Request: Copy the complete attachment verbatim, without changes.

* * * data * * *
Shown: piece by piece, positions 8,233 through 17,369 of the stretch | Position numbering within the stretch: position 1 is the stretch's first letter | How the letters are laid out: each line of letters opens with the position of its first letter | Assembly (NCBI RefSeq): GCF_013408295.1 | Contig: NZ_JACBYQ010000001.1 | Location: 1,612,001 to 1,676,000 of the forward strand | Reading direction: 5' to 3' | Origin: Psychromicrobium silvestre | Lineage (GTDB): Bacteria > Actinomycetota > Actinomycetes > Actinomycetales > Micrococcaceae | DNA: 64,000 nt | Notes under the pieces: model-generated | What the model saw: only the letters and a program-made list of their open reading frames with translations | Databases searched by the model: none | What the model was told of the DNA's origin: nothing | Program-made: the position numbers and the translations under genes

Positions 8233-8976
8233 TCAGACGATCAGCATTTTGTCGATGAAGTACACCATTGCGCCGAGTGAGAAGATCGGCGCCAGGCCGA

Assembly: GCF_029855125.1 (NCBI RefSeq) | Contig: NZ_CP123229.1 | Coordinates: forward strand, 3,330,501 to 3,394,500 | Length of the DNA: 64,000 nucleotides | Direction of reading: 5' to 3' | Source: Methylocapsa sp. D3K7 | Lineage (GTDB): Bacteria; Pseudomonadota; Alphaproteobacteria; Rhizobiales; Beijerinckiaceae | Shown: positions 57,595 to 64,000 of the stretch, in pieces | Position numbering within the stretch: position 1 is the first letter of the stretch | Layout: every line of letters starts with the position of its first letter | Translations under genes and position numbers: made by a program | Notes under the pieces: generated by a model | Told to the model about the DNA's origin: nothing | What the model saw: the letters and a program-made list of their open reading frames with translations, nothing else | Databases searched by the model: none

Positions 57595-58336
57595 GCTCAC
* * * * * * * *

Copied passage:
Shown: piece by piece, positions 8,233 through 17,369 of the stretch | Position numbering within the stretch: position 1 is the stretch's first letter | How the letters are laid out: each line of letters opens with the position of its first letter | Assembly (NCBI RefSeq): GCF_013408295.1 | Contig: NZ_JACBYQ010000001.1 | Location: 1,612,001 to 1,676,000 of the forward strand | Reading direction: 5' to 3' | Origin: Psychromicrobium silvestre | Lineage (GTDB): Bacteria > Actinomycetota > Actinomycetes > Actinomycetales > Micrococcaceae | DNA: 64,000 nt | Notes under the pieces: model-generated | What the model saw: only the letters and a program-made list of their open reading frames with translations | Databases searched by the model: none | What the model was told of the DNA's origin: nothing | Program-made: the position numbers and the translations under genes

Positions 8233-8976
8233 TCAGACGATCAGCATTTTGTCGATGAAGTACACCATTGCGCCGAGTGAGAAGATCGGCGCCAGGCCGA

Assembly: GCF_029855125.1 (NCBI RefSeq) | Contig: NZ_CP123229.1 | Coordinates: forward strand, 3,330,501 to 3,394,500 | Length of the DNA: 64,000 nucleotides | Direction of reading: 5' to 3' | Source: Methylocapsa sp. D3K7 | Lineage (GTDB): Bacteria; Pseudomonadota; Alphaproteobacteria; Rhizobiales; Beijerinckiaceae | Shown: positions 57,595 to 64,000 of the stretch, in pieces | Position numbering within the stretch: position 1 is the first letter of the stretch | Layout: every line of letters starts with the position of its first letter | Translations under genes and position numbers: made by a program | Notes under the pieces: generated by a model | Told to the model about the DNA's origin: nothing | What the model saw: the letters and a program-made list of their open reading frames with translations, nothing else | Databases searched by the model: none

Positions 57595-58336
57595 GCTCAC